The Environment Agency and Associated British Ports to start work to create 175 hectares of new habitat.
Work on a major project on the Humber will start this spring to realign existing flood embankments and create approximately 175 hectares of new mudflat and saltmarsh habitats on the north bank of the Humber estuary, near Skeffling.
The scheme will also include the creation of 75 hectares of wet grassland habitat in the area north of Winestead Drain.
The ‘Outstrays to Skeffling Managed Realignment Scheme’ is a joint initiative by the Environment Agency and Associated British Ports.
‘Managed realignment’ means altering the location of existing flood defences so that new habitats can be created for wildlife that can also increase levels of flood protection by absorbing wave energy.
At this site, it involves moving an embankment further inland to establish a new line of flood defences and then breaching the old embankment so that sea water can enter through the breach to create intertidal habitat.
Andrew Gee, project manager at the Environment Agency said:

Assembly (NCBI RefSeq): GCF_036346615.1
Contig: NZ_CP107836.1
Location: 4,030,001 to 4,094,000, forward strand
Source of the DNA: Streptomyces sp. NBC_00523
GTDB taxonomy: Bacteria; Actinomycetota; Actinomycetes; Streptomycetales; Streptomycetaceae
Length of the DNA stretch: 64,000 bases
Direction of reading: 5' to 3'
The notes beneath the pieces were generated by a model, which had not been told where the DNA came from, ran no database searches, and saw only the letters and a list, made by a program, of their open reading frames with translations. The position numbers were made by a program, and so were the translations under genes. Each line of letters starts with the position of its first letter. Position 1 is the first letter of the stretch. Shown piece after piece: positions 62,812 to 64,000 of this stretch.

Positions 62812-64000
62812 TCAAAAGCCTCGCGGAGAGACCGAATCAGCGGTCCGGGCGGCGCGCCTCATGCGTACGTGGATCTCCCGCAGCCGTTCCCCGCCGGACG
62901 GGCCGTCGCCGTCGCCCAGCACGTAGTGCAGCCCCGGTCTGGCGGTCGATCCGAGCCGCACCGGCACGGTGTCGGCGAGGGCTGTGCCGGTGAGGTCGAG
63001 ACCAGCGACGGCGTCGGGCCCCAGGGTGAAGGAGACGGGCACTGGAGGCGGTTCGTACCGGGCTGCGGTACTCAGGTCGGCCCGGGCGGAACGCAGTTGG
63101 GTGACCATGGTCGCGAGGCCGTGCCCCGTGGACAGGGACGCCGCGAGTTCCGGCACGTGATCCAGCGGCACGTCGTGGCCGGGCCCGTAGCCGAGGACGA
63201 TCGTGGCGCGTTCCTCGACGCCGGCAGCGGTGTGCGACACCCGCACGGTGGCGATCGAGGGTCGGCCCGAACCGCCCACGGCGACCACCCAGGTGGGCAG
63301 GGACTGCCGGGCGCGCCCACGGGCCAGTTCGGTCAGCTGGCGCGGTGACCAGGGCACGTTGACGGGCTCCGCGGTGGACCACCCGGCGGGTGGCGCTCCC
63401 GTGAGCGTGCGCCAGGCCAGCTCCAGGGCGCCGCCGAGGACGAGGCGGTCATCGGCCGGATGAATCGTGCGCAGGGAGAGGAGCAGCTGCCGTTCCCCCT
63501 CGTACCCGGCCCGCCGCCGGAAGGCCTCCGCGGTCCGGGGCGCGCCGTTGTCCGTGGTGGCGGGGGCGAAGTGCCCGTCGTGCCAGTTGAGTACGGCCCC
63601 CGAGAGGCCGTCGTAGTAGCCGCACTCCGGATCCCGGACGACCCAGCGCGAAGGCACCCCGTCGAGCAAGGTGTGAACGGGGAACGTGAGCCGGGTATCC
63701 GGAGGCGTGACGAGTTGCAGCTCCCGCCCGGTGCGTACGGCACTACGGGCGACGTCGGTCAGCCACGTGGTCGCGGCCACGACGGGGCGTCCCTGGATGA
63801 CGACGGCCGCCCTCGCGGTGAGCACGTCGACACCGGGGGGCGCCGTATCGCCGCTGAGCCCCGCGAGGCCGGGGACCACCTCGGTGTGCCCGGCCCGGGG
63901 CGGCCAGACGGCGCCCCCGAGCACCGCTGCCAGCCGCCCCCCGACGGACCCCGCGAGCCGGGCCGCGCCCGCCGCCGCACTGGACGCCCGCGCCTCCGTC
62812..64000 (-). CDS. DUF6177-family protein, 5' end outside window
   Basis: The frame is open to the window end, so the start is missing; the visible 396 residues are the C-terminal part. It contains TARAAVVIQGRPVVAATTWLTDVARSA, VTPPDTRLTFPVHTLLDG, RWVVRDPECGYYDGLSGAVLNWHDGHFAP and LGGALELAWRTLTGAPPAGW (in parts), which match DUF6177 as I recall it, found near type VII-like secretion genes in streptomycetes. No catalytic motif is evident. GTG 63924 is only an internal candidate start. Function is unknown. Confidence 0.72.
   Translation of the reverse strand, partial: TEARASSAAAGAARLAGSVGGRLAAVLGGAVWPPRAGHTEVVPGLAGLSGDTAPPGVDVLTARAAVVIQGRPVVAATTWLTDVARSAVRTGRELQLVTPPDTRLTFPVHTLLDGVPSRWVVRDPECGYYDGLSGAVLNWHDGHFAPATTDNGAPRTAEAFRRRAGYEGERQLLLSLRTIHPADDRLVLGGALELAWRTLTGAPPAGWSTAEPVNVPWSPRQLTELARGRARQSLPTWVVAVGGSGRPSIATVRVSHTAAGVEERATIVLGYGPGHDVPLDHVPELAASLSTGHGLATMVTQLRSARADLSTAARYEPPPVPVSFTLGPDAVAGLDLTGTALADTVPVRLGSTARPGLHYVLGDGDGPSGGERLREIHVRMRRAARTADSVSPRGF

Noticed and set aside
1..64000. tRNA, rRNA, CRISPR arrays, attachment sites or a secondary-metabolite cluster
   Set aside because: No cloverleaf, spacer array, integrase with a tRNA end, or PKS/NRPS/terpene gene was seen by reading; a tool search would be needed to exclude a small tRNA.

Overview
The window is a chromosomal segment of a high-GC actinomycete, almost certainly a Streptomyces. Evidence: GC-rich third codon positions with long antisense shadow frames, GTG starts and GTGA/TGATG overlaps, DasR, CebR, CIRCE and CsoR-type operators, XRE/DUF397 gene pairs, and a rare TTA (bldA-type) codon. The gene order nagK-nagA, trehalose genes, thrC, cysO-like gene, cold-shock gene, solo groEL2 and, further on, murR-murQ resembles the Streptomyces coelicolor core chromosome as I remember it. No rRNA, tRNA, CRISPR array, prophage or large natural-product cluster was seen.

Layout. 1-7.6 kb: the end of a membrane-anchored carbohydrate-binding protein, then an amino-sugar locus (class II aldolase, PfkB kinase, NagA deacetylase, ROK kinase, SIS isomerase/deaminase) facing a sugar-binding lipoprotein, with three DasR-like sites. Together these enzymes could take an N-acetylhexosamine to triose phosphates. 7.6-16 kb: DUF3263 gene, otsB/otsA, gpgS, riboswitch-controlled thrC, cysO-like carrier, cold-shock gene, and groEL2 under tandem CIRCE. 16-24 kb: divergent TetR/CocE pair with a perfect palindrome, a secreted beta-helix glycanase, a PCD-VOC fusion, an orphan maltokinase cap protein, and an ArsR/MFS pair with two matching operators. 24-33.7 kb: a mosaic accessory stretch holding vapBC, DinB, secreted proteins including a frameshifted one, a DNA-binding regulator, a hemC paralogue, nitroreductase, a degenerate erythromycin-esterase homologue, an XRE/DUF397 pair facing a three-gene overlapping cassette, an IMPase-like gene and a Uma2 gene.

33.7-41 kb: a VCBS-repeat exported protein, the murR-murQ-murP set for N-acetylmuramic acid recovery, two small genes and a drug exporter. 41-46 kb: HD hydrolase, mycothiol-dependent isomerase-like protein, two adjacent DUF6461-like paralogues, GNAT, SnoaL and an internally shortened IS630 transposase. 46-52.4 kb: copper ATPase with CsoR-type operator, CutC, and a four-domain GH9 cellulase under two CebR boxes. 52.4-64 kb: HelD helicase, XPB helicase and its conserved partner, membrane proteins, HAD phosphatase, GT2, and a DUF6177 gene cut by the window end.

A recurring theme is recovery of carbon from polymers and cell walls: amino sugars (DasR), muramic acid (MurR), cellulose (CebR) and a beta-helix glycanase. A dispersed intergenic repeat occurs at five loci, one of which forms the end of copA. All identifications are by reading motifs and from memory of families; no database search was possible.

Simon Bird, Director at ABP Humber, said:
Following the completion of final agreements between the Environment Agency and Associated British Ports (ABP), there are now plans to begin work on the eastern side of the scheme along with the wet grassland element of the west.
The land owned by the Environment Agency on the western side of the site, south of Winestead Drain, will not be developed into intertidal habitat at this stage but it will remain as a site for future environmental development.
Work is planned to start on site this spring when the project team will carry out surveys and investigations to inform detailed designs. More archaeological surveys will also be done to increase knowledge of the history of the site and the findings will be shared with the local community.
As part of the proposals, work will also be done to increase the capacity of Skeffling pumping station.
The additional benefits for public access and recreation will be delivered, as planned, on the eastern side.